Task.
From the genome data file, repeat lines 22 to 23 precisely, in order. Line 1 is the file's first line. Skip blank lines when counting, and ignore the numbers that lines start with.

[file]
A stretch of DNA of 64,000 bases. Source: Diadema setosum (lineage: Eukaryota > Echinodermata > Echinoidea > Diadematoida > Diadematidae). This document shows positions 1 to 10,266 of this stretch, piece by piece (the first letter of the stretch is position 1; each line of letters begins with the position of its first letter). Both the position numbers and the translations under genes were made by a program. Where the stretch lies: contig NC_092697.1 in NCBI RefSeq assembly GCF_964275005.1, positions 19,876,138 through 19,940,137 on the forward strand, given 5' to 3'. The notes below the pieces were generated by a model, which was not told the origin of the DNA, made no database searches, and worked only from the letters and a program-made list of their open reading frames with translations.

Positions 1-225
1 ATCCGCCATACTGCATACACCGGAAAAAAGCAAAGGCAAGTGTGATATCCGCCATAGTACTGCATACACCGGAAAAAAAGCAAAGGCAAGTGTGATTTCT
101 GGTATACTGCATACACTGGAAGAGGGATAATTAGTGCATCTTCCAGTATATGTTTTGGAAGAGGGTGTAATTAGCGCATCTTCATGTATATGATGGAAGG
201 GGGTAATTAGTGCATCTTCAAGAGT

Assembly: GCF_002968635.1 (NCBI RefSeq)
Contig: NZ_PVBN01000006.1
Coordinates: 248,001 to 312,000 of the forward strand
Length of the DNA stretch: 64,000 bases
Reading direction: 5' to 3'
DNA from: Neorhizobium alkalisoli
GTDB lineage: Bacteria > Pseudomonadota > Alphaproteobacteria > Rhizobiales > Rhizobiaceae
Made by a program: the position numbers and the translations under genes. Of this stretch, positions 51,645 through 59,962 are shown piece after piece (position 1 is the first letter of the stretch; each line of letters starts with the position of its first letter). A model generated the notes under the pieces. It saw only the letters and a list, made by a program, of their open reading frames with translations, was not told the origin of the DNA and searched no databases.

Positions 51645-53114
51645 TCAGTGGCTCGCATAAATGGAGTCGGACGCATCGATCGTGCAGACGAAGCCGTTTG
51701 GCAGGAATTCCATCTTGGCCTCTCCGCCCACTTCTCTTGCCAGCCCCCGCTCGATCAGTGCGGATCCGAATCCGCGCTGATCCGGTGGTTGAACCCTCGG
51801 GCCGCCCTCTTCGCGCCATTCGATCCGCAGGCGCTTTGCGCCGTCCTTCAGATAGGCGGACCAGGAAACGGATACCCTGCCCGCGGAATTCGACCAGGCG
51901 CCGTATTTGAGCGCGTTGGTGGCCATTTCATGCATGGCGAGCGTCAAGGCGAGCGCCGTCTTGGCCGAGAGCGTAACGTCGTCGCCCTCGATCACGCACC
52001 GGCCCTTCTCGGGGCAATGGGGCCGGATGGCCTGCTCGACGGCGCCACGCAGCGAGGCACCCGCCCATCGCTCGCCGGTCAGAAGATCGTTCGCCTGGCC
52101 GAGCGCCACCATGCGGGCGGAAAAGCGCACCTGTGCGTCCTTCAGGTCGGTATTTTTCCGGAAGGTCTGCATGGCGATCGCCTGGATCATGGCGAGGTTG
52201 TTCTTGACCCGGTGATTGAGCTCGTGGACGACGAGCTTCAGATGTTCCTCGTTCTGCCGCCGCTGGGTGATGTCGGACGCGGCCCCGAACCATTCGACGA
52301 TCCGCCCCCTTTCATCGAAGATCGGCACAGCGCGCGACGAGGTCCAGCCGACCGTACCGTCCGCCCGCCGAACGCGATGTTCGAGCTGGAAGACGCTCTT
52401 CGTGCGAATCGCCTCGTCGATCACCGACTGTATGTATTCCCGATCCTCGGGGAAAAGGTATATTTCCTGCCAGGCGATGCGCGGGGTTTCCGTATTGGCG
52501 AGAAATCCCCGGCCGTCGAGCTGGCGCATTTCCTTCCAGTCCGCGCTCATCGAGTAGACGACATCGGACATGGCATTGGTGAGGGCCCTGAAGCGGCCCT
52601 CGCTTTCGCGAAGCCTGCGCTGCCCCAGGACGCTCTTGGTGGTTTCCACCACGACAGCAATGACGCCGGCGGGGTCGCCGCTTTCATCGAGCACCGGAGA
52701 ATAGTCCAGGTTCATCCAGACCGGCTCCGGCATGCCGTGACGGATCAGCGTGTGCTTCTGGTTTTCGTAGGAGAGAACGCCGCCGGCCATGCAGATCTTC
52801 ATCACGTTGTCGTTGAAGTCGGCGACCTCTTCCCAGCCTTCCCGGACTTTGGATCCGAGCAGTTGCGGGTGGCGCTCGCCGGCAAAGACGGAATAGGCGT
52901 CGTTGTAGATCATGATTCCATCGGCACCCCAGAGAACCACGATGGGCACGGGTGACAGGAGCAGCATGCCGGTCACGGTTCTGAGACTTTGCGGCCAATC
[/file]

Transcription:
52301 TCCGCCCCCTTTCATCGAAGATCGGCACAGCGCGCGACGAGGTCCAGCCGACCGTACCGTCCGCCCGCCGAACGCGATGTTCGAGCTGGAAGACGCTCTT
52401 CGTGCGAATCGCCTCGTCGATCACCGACTGTATGTATTCCCGATCCTCGGGGAAAAGGTATATTTCCTGCCAGGCGATGCGCGGGGTTTCCGTATTGGCG